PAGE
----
Different teeth cleaning methods from around the world, for World Oral Health Day.
For World Oral Health Day, we're talking about different cleaning methods from around the world and the importance of oral health education in developing communities and countries.
Every year, March 20th kicks off World Oral Health Day—the largest global oral health awareness campaign that aims to empower people with knowledge, tools, and confidence to have the best oral health possible. With people in over 120 countries and counting using quip oral care products, we’re sharing some of the many ways people clean their teeth worldwide, and the work that still needs to be done for good oral health habits, globally.
The Global State of Mouth
Tooth decay and gum diseases, like gingivitis and periodontitis, are among the most common conditions affecting the world population, according to the World Health Organization, impacting nearly 3.5 billion people. More than 530 million children suffer from cavities and tooth decay in their primary teeth, and about 10% of the global population is affected by severe periodontal gum disease, which can result in tooth loss. These diseases are generally preventable with good oral hygiene and a healthy, whole foods-based diet. The vast number of people suffering from oral health conditions suggests that oral hygiene and diet improvements are warranted, especially in developing communities.
Much of the world's population, in particular developing nations and indigenous cultures, use traditional, old-world techniques to keep their teeth clean. We might take the concept of toothbrushes and floss for granted, but it's actually only common in the United States and other developed countries to use the kinds of nylon or electronic toothbrushes we take as commonplace. Here are some of the ways people worldwide strive to keep their teeth clean and mouth healthy.
Plants and Twigs
Plants have been used for centuries to clean teeth—a practice that persists throughout the world today. "Miswak" is an Arabic word meaning "tooth-cleaning stick," from the plant Salvadora persica and has been studied for its potential effectiveness (almost as good as a toothbrush, in some studies!) for removing plaque and preventing oral diseases. It was used by ancient Arabs to polish and whiten teeth and is still employed by many people in developing parts of the Middle East and some parts of South and Southeast Asia. To use a tooth cleaning stick, the twig's end is frayed, the resulting bristles are dampened with water or rosewater and then rubbed against the teeth in circular motions.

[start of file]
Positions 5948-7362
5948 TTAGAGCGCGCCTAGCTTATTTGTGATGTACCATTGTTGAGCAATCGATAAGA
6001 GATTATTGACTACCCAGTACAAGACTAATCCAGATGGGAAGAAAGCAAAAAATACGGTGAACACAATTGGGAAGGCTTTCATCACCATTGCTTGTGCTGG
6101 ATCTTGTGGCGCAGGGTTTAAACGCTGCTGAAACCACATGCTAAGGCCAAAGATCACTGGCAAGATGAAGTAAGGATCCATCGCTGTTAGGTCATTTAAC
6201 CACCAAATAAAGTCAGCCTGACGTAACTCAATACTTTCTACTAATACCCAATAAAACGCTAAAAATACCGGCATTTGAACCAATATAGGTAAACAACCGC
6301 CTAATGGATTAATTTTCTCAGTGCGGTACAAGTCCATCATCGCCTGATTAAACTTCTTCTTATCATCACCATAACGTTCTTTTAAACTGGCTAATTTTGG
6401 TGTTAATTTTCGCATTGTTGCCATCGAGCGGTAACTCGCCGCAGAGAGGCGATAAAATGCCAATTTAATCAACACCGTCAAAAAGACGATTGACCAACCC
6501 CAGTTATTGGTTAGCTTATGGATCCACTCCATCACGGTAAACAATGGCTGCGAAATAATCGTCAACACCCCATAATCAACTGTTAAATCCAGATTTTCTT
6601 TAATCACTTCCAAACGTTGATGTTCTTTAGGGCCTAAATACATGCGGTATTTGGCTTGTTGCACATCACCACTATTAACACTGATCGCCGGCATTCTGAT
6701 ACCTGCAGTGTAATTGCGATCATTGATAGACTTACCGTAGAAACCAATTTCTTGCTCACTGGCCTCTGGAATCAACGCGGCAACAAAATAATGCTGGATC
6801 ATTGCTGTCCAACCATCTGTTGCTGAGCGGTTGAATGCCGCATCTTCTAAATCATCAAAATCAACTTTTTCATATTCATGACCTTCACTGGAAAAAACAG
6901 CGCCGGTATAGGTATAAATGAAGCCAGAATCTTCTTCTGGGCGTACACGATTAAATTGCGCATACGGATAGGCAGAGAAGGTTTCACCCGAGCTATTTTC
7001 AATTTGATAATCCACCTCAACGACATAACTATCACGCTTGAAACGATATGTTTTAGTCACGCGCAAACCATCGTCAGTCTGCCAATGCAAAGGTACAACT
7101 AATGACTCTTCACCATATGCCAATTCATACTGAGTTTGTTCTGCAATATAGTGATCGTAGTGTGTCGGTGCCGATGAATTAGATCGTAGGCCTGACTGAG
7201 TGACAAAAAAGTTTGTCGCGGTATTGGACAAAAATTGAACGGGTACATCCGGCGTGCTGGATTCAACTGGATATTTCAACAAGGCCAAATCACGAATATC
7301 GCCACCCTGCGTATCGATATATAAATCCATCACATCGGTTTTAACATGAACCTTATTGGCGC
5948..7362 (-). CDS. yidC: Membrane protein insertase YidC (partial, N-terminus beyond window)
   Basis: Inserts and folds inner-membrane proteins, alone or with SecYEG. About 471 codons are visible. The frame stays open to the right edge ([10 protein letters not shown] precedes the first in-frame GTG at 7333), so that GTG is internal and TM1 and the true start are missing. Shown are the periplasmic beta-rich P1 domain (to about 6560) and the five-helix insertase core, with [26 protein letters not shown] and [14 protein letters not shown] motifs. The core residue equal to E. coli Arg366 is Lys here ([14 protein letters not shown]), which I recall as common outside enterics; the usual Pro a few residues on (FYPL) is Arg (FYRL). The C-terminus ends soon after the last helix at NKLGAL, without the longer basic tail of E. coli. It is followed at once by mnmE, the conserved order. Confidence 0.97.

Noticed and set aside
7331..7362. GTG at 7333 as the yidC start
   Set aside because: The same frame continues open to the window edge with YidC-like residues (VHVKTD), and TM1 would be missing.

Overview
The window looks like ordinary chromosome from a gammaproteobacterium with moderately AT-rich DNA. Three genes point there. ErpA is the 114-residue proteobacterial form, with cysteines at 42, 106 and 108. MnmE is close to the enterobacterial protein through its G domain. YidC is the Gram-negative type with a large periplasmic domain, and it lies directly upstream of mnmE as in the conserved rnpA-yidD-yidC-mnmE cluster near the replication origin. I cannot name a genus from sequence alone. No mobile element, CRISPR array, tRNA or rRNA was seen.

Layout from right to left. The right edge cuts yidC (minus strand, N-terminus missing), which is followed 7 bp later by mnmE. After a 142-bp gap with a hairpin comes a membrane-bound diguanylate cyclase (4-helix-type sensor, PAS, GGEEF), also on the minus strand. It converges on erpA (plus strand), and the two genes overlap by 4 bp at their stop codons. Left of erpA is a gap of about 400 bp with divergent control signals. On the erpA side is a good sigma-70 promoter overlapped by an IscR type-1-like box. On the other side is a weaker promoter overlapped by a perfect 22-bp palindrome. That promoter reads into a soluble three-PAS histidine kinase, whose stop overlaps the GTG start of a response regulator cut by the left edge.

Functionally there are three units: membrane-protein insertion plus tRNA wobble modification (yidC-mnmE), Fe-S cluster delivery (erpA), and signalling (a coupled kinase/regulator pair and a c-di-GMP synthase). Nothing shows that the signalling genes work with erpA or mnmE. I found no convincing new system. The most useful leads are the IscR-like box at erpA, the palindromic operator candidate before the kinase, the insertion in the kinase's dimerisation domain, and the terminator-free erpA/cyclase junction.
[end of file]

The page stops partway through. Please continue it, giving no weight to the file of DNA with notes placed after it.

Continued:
Often called chew sticks, twigs from aromatic trees that freshen the mouth have also been used in different cultures for thousands of years, with the first recorded use in Ancient Babylonia in 3,500 BCE but were also used in China as far back as 1600 BCE. Known by different names in different cultures—koyoji in Japanese, qesam in Hebrew, qisa in Aramaic, and mastic in Latin. Despite reported side effects of chewing sticks being associated with high level of gingival recession and tooth wear, this traditional oral hygiene practice is so common in our population that it needs further investigations according to the World Health Organization's Consensus Report on Oral Hygiene released in 2000.
Several studies have shown that this method can have similar cleaning effects of removing plaque as a conventional toothbrush, but the twigs and sticks can't reach areas between the teeth—and can damage the gentle gums and abrade your teeth. If your patients use miswak, educate yourself to inquire about habits, provide support, and show understanding of traditional oral hygiene practices.
Some cultures in India, Africa, South East Asia, and South America apply salt, powder, mud, or ash with their fingers to clean their teeth. These ingredients do not contain fluoride and can be abrasive, resulting in sensitive teeth and receding gums. In some countries, people rub walnut tree bark on their teeth, which has antimicrobial properties and thought to have a whitening effect—though there have been no conclusive studies done to investigate its effectiveness or possible side effects.
Charcoal, another traditional tooth cleaning substance, has been making a bit of a comeback. Some modern kinds of toothpaste now contain charcoal, even though there is no evidence for safety or effectiveness. You can read more about the potential abrasiveness of charcoal here.
Another traditional tooth cleaning method that does not require twigs, toothpaste, or toothbrushes is oil pulling. This ancient Ayurvedic therapeutic practice involves taking a small amount of coconut, olive, sesame, or sunflower oil and swirling it around the mouth for fifteen minutes—a process thought to wash out harmful bacteria and toxins. But, according to the American Dental Association, "there are no reliable scientific studies to show that oil pulling reduces cavities, whitens teeth or improves oral health and well-being."
While some developing nations and communities are using traditional methods to clean their teeth, the best way to take care of your teeth is brushing twice every day, for two minutes, with fluoride toothpaste, flossing once every day, and changing your brush every three months. But, many people simply don’t have access to the right tools, let alone the foundational oral health education they need to live better, healthier lives. Expanding the reach of oral health education and products will help lower the incidence of oral health conditions, which is why quip is dedicated to improving access not only in the United States, but globally. That’s why quip has worked with Global Dental Relief to improve access to oral health products, education and services in developing communities, and we will continue to share how we’re working to make a difference globally.